I was struck again more recently with a similar wave of all things ‘Northern’ that struck me when I painted for and penned this earlier post. I can’t fully explain where the notion comes from exactly but on this occasion is was prompted by joining in a new SAGA campaign at the local club.
I didn’t ‘need’ any more troops per sae but is was an excuse to paint up some LotR minis I’d bought off eBay (dirt cheap), a random Wargames Foundry Viking (£1 at Claymore 2016) and a re-paint of one of my oldest miniatures from Citadel.
First up, mounted Theoden from Games Workshop’s Lord of the Rings range.
“Beauty is in the eye of the beholder.” So they say. Well, the same can be said for scale too! This post and these pics were in the pipe for attention later but I’ve jumped the queue because of a very related post regards scale regards Mortals, Legends and Gods in Andrea Sfiligoi‘s Of Gods and Mortals.
I’ve only played a couple of games so far – one defeat and one catastrophic stuffing – but remain undeterred as at least the first game was fun (the second lasted 10 minutes).
We chose to go down the 15mm route for mortals (no surprise there!). Plenty of choice for foot, chariot, cavalry and the like be they fantasy based or historical. This kind of means Legends could be anywhere from 15mm up to 28mm if you allow for a bit of literary/saga/legend/folklore license. Then Gods, in my minds eye, 28mm and upwards depending upon the God. The more impressive the better.
Not yet used in OGAM, I plan to make use of some of the minis obtained via the High Heavens board game I recently posted about. Various legends ‘off scale’ could include the 20mm Hercules from the Age of Mythology board game sprues of which I picked up a few years ago for useful legendary types from Greek, Norse and Egyptian mythology (happily the same pantheons used in High Heavens).
I can attribute my more recent return (in earnest) to painting miniatures to these two models. Along with a few others (cough!) they languished for quite some time with a bare undercoat. A few years ago I picked them up and decided to give them a go.
Whilst I did not ‘finish’ them at the time, they did spark off a proper return to miniature painting for me. New paints and brushes were purchased and a renewed interest in the hobby followed.
It was only a couple of months ago that I picked them up again with the intention of completing them. Done.
Terrain Mat (Flag Material) Following the success of some Vinyl Terrain Mat printing via PixartPrinting, a subsequent sale came along for printed Flag Fabric. This made me think of what I’d read about Cigar Box cloth mats and some others that manufacturers were starting to produce.
Well, I had various art files floating around and thought I’d take a punt as it was only a few pounds to get these printed and shipped from Italy. The desert terrain mat in the pictures below are one of the ‘mats’.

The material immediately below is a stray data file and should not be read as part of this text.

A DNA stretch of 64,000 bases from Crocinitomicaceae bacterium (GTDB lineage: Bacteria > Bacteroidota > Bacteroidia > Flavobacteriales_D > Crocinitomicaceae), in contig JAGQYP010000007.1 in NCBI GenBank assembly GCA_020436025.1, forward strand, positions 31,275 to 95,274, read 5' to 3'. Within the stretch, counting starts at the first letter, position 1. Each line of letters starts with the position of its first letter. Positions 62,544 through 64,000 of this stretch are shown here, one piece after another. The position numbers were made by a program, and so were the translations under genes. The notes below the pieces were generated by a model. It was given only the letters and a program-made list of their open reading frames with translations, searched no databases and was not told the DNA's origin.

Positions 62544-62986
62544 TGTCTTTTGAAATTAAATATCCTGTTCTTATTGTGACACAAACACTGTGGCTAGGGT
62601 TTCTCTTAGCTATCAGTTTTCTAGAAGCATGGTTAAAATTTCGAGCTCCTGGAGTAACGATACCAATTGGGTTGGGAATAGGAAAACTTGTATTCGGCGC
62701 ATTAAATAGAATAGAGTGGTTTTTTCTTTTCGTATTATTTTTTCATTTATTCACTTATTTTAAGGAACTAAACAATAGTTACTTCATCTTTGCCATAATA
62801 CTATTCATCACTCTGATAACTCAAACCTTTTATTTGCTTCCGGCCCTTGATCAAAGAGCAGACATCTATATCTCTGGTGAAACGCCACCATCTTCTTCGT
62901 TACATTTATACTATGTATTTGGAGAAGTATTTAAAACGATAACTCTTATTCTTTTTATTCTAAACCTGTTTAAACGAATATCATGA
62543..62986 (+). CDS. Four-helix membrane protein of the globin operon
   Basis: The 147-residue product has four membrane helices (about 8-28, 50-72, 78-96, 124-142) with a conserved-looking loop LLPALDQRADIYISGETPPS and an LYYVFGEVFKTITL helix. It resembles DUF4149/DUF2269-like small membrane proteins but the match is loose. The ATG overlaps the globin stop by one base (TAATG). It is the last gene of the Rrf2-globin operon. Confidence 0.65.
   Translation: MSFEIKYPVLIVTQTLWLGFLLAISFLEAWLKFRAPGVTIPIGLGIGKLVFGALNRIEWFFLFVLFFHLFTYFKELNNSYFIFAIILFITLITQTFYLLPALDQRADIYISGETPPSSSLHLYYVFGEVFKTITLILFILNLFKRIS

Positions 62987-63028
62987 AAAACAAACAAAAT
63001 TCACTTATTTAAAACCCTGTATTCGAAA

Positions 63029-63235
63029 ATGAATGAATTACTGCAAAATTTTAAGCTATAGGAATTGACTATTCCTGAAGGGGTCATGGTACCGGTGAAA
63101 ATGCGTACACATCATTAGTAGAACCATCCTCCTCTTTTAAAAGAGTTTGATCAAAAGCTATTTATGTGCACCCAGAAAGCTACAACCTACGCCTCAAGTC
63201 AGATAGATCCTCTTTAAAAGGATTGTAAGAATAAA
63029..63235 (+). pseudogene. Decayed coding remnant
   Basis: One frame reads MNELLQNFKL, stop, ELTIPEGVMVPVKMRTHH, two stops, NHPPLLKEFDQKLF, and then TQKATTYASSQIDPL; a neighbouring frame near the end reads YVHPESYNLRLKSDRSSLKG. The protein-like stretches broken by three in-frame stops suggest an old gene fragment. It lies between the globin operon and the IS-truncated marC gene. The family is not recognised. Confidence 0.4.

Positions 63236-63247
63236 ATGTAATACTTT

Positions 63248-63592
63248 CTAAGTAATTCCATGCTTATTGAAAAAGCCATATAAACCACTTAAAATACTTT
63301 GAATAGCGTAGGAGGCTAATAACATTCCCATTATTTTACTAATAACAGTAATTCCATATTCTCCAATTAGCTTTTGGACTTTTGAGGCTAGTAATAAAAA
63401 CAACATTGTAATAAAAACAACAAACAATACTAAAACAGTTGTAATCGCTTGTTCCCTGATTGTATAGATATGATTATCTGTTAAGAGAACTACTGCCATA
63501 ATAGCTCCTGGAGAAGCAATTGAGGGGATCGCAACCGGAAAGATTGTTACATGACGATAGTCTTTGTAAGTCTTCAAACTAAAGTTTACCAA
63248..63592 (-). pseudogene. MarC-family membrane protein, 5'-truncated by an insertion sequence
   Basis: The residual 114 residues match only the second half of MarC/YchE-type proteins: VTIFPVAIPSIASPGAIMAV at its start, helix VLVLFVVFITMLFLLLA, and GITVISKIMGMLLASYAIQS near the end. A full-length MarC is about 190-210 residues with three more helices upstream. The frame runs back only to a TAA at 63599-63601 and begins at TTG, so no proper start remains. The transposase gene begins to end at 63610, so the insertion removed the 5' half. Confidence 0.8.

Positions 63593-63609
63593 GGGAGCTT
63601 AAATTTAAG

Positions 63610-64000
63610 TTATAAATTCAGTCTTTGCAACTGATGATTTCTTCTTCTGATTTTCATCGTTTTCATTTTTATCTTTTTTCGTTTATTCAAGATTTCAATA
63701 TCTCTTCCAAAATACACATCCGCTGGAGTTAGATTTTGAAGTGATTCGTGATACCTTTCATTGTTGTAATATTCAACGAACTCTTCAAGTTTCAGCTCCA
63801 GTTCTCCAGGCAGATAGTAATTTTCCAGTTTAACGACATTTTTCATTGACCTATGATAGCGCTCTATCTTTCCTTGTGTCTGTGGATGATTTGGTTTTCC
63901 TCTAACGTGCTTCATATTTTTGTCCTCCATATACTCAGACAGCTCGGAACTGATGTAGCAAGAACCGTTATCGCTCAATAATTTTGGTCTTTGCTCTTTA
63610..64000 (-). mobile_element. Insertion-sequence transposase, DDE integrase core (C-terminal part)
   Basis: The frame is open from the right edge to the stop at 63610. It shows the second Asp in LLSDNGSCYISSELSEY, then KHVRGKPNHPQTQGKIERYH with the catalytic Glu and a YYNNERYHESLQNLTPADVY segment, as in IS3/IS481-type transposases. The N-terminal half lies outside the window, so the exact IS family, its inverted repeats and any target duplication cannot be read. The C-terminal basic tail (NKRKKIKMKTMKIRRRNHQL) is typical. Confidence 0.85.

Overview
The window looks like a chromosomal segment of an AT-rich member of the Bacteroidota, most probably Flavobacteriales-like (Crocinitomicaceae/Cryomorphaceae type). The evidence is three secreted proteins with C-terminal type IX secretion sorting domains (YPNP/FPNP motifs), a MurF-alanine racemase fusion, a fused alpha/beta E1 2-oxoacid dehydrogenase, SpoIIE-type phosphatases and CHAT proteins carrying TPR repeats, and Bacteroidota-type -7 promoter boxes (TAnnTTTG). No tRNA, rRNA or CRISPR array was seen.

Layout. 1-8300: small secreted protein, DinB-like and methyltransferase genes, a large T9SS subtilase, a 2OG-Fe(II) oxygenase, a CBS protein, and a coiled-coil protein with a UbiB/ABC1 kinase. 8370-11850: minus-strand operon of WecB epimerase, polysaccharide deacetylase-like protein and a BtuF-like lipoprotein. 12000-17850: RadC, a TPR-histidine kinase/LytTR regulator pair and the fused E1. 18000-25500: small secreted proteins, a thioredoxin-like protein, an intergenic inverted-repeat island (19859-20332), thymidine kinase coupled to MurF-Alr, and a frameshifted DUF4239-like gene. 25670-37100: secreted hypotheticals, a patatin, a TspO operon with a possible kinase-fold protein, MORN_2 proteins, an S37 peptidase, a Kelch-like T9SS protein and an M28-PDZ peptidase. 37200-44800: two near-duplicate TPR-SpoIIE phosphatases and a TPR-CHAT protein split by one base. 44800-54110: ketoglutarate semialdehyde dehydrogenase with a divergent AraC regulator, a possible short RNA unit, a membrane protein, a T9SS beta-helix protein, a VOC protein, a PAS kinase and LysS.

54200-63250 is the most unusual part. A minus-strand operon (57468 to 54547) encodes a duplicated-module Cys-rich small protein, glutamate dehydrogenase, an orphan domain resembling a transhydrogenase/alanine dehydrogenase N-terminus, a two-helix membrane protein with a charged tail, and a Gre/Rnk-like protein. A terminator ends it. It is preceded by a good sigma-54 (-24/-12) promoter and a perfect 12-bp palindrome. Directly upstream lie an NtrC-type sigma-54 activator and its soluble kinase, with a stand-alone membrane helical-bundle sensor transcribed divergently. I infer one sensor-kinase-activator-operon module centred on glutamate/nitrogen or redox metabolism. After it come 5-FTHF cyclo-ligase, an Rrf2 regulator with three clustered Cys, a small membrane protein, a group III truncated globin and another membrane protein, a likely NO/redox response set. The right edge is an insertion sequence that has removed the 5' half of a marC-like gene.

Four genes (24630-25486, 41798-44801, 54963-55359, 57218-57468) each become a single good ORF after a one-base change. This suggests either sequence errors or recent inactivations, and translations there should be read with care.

I’ll maybe do a longer post about this in due course should I take pics of the other two “Flags” (one was Heroic Maps Frost Ruins and the other a larger town layout based of Dave Graffam art) but in brief, here are the conclusions;
light-weight, perhaps too light, but light enough that hills etc can be placed with some effect underneath
slightly transparent, which also means a loss in vibrancy of colour and saturation
as you can see from some of the closer images, there is a pattern to the fabric but to be honest, this is not really visible in situ and not really a deal breaker for me
Over all – a bit mixed. Not as overwhelming successful as the vinyl mats but certainly usable.
The Prang make an appearance
I had promised photos of these guys to Gavin at 15mm.co.uk/Ion Age sometime ago. They’ve been done for a while but not photographed. These are not the ‘mini’ photos – they were handy while messing with the table – but they featured quite effectively I think in this desert environment. Proper pics to follow GBS, and Eli, promise. I think they turned out quite well. Continue reading More Terrain Mat experiments, Prang and Desert Felt…eh?→
If I wait to get any more of these painted I will never do a post on High Heavens.
As far as Kickstarters go, it was the most delayed I’ve backed (including Conan). The range of “Godly” mythological miniatures was too tempting. I was running a risk on quality, as this mini heavy game was coming from a company with little or no track record. It was also the first KS I ever backed – but not the first I ever received!
Well, long story short, the miniatures are not that bad. Not amazing either. I do like the sculpts (on the whole) and really wish I’d gone with the resin option. While the standard PVC ones are “okay” they are not as good as some you will see in other mini-heavy board games – Zombicide and more recently Conan spring to mind. Think marginally below Reaper Bones standard. C’est la Vie.
Out of the box there was some worry – as is the case with ‘softer’ PVC minis, the tales of super-bendy spears, swords, etc seemed to have extended to legs and shields.
Scratching my head on this one – I can’t remember where he came from and I’ve looked at the likely candidates but came up blank. Anyone?
That aside, he’s a perfect ‘stereotypical’ Vlad the Impaler type of vampire lord (without the Eastern European hat). I can tell you he is probably quite old – the metal is quite soft (that raised mace came off and needed pinned) but the casting detail is very high. He’s turned out a little brighter than I planned but this is 15mm after all and he’d look like a dark blob from further than 2 feet away otherwise.